Poetry for Children

Front Cover
Houghton, Mifflin Company, 1879 - 240 pages
0 Reviews
Arvustused pole kinnitatud, aga Google kontrollib neid võltssisu suhtes ja eemaldab selle.
Poems with varying degrees of difficulty and a wide range of subject matter, specifically chosen for elementary children.

From inside the book

What people are saying - Write a review

We haven't found any reviews in the usual places.

Other editions - View all

Common terms and phrases

Popular passages

Page 230 - Said Gilpin — So am I ! But yet his horse was not a whit Inclined to tarry there ; For why ? — his owner had a house Full ten miles off, at Ware. So like an arrow swift he flew, Shot by an archer strong ; So did he fly — which brings me to The middle of my song. Away went Gilpin out of breath, And sore against his will, Till at his friend the calender's His horse at last stood still.
Page 228 - Away went hat and wig; He little dreamt, when he set out, Of running such a rig. The wind did blow, the cloak did fly, Like streamer long and gay, Till, loop and button failing both, At last it flew away. Then might all people well discern The bottles he had slung; A bottle swinging at each side, As hath been said or sung. The dogs did bark, the children screamed, Up flew the windows all; And every soul cried out, Well done!
Page 153 - What does little birdie say In her nest at peep of day ? Let me fly, says little birdie, Mother, let me fly away. Birdie, rest a little longer, Till the little wings are stronger. So she rests a little longer, Then she flies away. What does little baby say, In her bed at peep of day ? Baby says, like little birdie, Let me rise and fly away.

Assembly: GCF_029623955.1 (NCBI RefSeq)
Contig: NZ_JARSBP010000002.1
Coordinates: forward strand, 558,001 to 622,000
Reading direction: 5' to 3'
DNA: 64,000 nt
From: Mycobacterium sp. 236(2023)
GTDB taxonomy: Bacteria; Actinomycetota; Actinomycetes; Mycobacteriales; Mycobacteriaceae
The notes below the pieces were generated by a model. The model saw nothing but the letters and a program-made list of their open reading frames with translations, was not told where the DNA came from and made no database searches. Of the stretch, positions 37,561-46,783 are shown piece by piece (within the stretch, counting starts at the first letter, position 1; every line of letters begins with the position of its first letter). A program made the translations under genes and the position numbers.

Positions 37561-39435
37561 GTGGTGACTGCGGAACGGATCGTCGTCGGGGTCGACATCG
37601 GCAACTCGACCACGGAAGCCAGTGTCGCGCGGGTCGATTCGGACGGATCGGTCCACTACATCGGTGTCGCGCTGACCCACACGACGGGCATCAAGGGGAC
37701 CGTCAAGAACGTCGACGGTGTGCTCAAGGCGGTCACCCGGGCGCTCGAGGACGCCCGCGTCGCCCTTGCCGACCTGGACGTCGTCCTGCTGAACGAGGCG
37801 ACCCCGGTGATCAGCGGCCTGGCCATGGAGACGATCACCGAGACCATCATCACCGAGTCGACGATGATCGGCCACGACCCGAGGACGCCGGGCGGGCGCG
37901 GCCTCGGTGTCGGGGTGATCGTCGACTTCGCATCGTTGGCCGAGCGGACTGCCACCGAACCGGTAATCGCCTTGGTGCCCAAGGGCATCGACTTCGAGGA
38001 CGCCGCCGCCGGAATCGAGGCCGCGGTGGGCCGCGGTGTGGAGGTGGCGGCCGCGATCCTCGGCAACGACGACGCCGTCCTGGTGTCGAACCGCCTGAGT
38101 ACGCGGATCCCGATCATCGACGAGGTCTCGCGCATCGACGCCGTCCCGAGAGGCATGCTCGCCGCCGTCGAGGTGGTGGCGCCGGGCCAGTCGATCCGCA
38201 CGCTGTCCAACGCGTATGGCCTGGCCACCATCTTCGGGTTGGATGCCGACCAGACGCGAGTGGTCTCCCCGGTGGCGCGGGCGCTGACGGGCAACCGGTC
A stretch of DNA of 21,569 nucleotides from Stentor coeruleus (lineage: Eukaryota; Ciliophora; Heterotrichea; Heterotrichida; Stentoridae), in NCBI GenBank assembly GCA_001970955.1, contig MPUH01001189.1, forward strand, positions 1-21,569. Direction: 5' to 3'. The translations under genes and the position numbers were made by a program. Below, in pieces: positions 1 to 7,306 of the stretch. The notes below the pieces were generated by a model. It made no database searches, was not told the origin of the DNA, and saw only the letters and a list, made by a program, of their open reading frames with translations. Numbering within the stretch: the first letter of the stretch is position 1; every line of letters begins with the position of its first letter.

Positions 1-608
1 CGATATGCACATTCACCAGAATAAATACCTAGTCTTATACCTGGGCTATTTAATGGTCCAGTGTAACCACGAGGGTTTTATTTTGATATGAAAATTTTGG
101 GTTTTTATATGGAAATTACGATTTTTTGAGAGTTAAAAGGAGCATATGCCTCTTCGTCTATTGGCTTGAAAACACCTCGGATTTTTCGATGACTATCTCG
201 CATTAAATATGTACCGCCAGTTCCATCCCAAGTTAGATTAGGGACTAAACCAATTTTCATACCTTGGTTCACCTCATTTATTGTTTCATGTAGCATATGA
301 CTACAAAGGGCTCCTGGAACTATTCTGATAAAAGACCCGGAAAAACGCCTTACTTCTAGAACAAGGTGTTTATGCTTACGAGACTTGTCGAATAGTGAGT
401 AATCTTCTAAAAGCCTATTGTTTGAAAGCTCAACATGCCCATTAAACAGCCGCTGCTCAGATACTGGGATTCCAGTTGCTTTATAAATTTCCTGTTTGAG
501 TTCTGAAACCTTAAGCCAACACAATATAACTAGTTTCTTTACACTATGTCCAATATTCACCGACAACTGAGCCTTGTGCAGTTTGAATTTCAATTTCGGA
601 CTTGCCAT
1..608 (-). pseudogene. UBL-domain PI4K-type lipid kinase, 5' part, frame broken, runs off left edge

Page 240 - Under the greenwood tree, Who loves to lie with me, And tune his merry note Unto the sweet bird's throat, Come hither, come hither, come hither; Here shall he see No enemy But winter and rough weather.
Page 139 - the breakers roar? For methinks, we should be near the shore." "Now where we are I cannot tell, But I wish I could hear the Inchcape Bell.
Page 229 - Stop, stop, John Gilpin ! — Here's the house " They all at once did cry; "The dinner waits, and we. are tired!
Page 225 - O'erjoyed was he to find, That, though on pleasure she was bent, She had a frugal mind. The morning came, the chaise was brought, But yet was not allowed To drive up to the door, lest all Should say that she was proud.
Page 200 - The sea, the blue lone sea hath one, He lies where pearls lie deep, He was the loved of all, yet none O'er his low bed may weep.
Page 133 - On the whole it appears, and my argument shows With a reasoning the court will never condemn, That the spectacles plainly were made for the Nose, And the Nose was as plainly intended for them.
Page 167 - In works of labour or of skill I would be busy too : For Satan finds some mischief still For idle hands to do.

Bibliographic information